The uncertainty over oil futures continued on Thursday, with crude prices well down from the record peaks of recent sessions on concerns that high energy prices would weaken economic activity.

Those fears followed higher-than-expected US inflation data and Wal-Mart’s comments that high oil prices were hitting consumer spending.

However, US data on Thursday pointed to stronger economic conditions that would support relatively high oil prices.

IPE Brent for October delivery reversed early gains to fall 16 cents to $62.40 a barrel by the close of London trade.

The slide extended the decline in the previous session, when October Brent fell by $2.52 after the latest weekly US inventories report showed further increases in crude and distillate supplies. The benchmark Brent contract is about 7 per cent below the record $66.85 reached on Monday.

September Nymex WTI eased 25 cents to $63 a barrel before recovering to close up 2 cents at $63.27 on the New York Mercantile Exchange. It had fallen $2.83 on Wednesday after reaching a record $67.10 last Friday.

“The market has only fallen by that magnitude a handful of times, and it does so because of a reason, and that reason is that people are worried about the effect of high oil prices on demand,” said one London-based oil trader.

US gasoline futures had another large fall, with the September Nymex gasoline contract dropping 4.2 cents to $1.8490 a gallon in New York trade, down about 9 per cent from the record high reached on Wednesday.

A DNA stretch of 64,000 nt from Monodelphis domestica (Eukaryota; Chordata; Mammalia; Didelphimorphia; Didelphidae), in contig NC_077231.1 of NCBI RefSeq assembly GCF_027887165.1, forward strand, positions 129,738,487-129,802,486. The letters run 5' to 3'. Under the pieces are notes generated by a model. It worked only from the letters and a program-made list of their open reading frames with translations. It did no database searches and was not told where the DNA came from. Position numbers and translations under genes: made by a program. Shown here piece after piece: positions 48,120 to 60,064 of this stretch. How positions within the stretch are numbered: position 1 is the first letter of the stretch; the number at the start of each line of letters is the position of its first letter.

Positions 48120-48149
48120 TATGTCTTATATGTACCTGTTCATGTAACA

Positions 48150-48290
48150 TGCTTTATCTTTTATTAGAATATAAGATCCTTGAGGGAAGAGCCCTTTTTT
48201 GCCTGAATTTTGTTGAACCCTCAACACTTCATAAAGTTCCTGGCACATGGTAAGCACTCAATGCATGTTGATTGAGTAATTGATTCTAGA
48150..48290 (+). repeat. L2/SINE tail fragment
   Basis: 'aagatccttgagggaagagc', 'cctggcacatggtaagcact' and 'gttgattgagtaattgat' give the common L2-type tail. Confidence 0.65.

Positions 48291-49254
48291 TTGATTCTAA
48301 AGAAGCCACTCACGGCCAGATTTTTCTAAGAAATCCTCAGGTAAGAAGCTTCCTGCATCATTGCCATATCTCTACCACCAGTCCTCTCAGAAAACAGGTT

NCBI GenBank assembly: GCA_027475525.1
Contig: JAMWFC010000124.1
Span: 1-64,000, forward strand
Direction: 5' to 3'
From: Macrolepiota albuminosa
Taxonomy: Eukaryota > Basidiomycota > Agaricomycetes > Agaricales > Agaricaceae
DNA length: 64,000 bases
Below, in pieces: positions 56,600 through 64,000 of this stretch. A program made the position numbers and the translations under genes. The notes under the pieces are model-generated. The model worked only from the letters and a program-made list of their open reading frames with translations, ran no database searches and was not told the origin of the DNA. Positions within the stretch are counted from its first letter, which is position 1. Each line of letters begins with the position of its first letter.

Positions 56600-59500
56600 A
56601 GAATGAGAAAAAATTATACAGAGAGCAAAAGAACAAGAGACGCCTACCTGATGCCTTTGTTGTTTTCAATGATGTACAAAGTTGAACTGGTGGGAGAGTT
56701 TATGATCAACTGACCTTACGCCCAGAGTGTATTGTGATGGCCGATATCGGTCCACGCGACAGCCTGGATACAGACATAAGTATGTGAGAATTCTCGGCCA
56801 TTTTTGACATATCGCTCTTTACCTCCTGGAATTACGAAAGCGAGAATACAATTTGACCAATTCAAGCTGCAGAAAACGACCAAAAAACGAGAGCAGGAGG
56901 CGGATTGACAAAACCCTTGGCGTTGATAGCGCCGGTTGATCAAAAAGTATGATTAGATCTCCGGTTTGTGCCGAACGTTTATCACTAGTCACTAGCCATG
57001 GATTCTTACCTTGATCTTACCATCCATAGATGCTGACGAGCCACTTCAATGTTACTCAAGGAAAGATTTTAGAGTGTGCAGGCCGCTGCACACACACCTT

US natural gas futures also fell heavily after a bigger-than expected-increase in US gas volumes held in storage. Nymex September henry hub natural gas futures dropped 5 per cent to $8.915 per million British thermal units.

Goldman Sachs raised its five-year average US crude price forecast to $60 a barrel from $45 because of uncertainty about investment levels in the oil industry.

It said it also expected the WTI price to average about $67 for the rest of the year and average about $68 next year.

Global nickel consumption rose by only 1 per cent in the first half of 2005, compared with the same period last year despite a strong rise in Chinese use, the International Nickel Study Group said.

The INSG said that although Chinese consumption had risen by more than 30 per cent, global consumption was up by only 1 per cent due to declines elsewhere. About two-thirds of nickel consumption is used in stainless steel production.

The three-month nickel price was $150 lower at $14,900 a tonne on the London Metal Exchange.

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